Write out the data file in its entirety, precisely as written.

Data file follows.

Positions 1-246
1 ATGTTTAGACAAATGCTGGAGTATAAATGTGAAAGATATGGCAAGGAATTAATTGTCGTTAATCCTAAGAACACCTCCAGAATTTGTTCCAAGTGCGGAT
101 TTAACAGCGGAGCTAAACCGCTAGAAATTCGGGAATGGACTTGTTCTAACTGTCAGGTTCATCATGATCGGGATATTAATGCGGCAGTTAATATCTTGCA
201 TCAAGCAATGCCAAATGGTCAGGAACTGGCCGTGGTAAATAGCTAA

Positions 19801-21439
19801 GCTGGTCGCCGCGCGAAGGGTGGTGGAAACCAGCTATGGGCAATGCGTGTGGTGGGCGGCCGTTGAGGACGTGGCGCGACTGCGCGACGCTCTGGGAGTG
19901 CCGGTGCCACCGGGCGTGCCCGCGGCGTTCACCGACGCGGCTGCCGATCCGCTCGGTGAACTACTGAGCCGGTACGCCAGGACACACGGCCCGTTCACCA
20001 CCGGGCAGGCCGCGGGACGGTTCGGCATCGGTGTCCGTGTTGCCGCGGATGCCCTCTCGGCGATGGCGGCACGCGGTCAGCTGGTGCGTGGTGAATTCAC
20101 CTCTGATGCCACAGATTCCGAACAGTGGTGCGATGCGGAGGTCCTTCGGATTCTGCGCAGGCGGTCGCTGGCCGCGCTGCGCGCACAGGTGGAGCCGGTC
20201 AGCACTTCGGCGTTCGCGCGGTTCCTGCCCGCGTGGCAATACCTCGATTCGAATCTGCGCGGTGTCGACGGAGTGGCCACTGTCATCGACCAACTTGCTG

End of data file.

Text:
Positions 1-246
1 ATGTTTAGACAAATGCTGGAGTATAAATGTGAAAGATATGGCAAGGAATTAATTGTCGTTAATCCTAAGAACACCTCCAGAATTTGTTCCAAGTGCGGAT
101 TTAACAGCGGAGCTAAACCGCTAGAAATTCGGGAATGGACTTGTTCTAACTGTCAGGTTCATCATGATCGGGATATTAATGCGGCAGTTAATATCTTGCA
201 TCAAGCAATGCCAAATGGTCAGGAACTGGCCGTGGTAAATAGCTAA

Positions 19801-21439
19801 GCTGGTCGCCGCGCGAAGGGTGGTGGAAACCAGCTATGGGCAATGCGTGTGGTGGGCGGCCGTTGAGGACGTGGCGCGACTGCGCGACGCTCTGGGAGTG
19901 CCGGTGCCACCGGGCGTGCCCGCGGCGTTCACCGACGCGGCTGCCGATCCGCTCGGTGAACTACTGAGCCGGTACGCCAGGACACACGGCCCGTTCACCA
20001 CCGGGCAGGCCGCGGGACGGTTCGGCATCGGTGTCCGTGTTGCCGCGGATGCCCTCTCGGCGATGGCGGCACGCGGTCAGCTGGTGCGTGGTGAATTCAC
20101 CTCTGATGCCACAGATTCCGAACAGTGGTGCGATGCGGAGGTCCTTCGGATTCTGCGCAGGCGGTCGCTGGCCGCGCTGCGCGCACAGGTGGAGCCGGTC
20201 AGCACTTCGGCGTTCGCGCGGTTCCTGCCCGCGTGGCAATACCTCGATTCGAATCTGCGCGGTGTCGACGGAGTGGCCACTGTCATCGACCAACTTGCTG